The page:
Minnesota Now with Cathy Wurzer

St. Paul is home to the first domestic violence shelter in the country. They just celebrated 50 years

A black-and-white-photo of a woman and children baking.
A scene from a kitchen in the early days of Women's Advocates, a shelter for survivors of domestic abuse founded in 1974.
Courtesy of Women's Advocates

St. Paul is home to what’s considered the first shelter for survivors of domestic violence in the nation. It started when a group of volunteers in a legal office were taking calls from women seeking advice about divorce and changing their names.

Shelley Cline worked with the founders of the organization back in the 1980s. Holly Henning is the current executive director of Women’s Advocates and they both joined Minnesota Now to talk about the growth of the organization.

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Audio transcript

NINA MOINI: It's Minnesota Now. I'm Nina Moini, in for Cathy Wurzer. Saint Paul is home to what's considered to be the first shelter for survivors of domestic violence in the nation. It started when a group of volunteers in a legal office were taking calls from women seeking advice about divorce and changing their names. As Sharon Rice Vaughan told NPR News in 1978, they quickly learned that some of the women on the other line were in danger.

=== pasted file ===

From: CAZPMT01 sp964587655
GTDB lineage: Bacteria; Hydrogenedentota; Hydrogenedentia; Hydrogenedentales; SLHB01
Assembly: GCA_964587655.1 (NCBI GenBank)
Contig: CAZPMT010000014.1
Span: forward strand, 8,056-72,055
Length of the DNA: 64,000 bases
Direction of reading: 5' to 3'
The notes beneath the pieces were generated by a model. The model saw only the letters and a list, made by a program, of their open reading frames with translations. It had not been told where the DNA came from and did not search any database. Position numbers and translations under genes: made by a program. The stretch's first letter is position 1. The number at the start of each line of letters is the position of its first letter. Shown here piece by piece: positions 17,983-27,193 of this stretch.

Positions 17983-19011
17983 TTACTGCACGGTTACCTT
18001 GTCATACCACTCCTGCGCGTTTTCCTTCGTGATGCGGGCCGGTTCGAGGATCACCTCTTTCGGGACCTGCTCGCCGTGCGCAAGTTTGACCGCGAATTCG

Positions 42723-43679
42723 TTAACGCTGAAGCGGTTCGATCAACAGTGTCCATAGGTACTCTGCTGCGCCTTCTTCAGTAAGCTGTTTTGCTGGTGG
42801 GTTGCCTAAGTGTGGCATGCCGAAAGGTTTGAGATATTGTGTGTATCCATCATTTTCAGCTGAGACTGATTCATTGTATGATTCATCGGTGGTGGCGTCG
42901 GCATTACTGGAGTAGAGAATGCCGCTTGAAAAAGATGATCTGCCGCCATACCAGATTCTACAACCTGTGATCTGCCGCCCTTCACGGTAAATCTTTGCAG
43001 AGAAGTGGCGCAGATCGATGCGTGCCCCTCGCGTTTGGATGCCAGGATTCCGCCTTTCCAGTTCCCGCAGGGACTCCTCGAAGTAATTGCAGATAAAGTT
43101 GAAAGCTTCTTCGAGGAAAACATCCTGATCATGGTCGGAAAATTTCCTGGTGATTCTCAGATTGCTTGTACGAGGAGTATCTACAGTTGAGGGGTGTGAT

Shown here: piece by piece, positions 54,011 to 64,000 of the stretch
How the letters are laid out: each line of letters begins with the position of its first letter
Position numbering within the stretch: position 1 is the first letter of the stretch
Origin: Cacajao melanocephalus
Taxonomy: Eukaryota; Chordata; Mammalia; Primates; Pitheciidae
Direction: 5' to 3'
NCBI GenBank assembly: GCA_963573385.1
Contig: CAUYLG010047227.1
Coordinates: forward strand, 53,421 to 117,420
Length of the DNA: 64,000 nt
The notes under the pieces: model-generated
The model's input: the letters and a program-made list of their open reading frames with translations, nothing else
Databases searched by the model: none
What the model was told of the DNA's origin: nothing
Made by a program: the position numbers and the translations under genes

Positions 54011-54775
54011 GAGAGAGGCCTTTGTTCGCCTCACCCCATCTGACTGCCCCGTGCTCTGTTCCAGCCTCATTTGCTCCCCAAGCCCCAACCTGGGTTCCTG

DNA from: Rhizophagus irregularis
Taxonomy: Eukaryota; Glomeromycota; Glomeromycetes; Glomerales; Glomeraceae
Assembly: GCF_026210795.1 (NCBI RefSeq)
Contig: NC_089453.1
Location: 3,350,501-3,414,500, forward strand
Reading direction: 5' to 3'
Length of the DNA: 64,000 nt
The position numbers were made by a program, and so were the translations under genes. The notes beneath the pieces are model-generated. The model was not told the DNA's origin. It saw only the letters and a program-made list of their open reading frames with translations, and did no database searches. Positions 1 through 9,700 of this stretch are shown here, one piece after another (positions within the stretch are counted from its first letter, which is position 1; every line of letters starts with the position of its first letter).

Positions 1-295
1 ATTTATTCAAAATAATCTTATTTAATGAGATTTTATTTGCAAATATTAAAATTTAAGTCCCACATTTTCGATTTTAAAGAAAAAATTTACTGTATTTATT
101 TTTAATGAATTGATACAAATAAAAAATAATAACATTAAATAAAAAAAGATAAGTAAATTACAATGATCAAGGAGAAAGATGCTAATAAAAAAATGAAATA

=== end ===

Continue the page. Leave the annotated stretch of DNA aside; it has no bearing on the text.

SHARON RICE VAUGHAN: And that's-- was a shocking discovery that was made by us working in Saint Paul in, I don't know, 1972 and '73, that there wasn't any place for women to stay in an emergency, where her safety was threatened and her children. So that's the first priority is safety, to be safe, to be protected, to have a chance to decide what she wants to do.

NINA MOINI: Vaughan, who died in 2015, was one of the founders of Women's Advocates, which celebrates its 50th anniversary this year. Shelley Cline worked with the founders of the organization back in the 1980s. She is still working in this area. Holly Henning is the current executive director of Women's Advocates, and they're both on the line now. Thank you so much, both of you, for being here.

SHELLEY CLINE: Thank you for having us.

HOLLY HENNING: Yeah, thank you.

NINA MOINI: Absolutely. Shelley, I'll start with you. I understand you got involved in the 1980s, but what have you--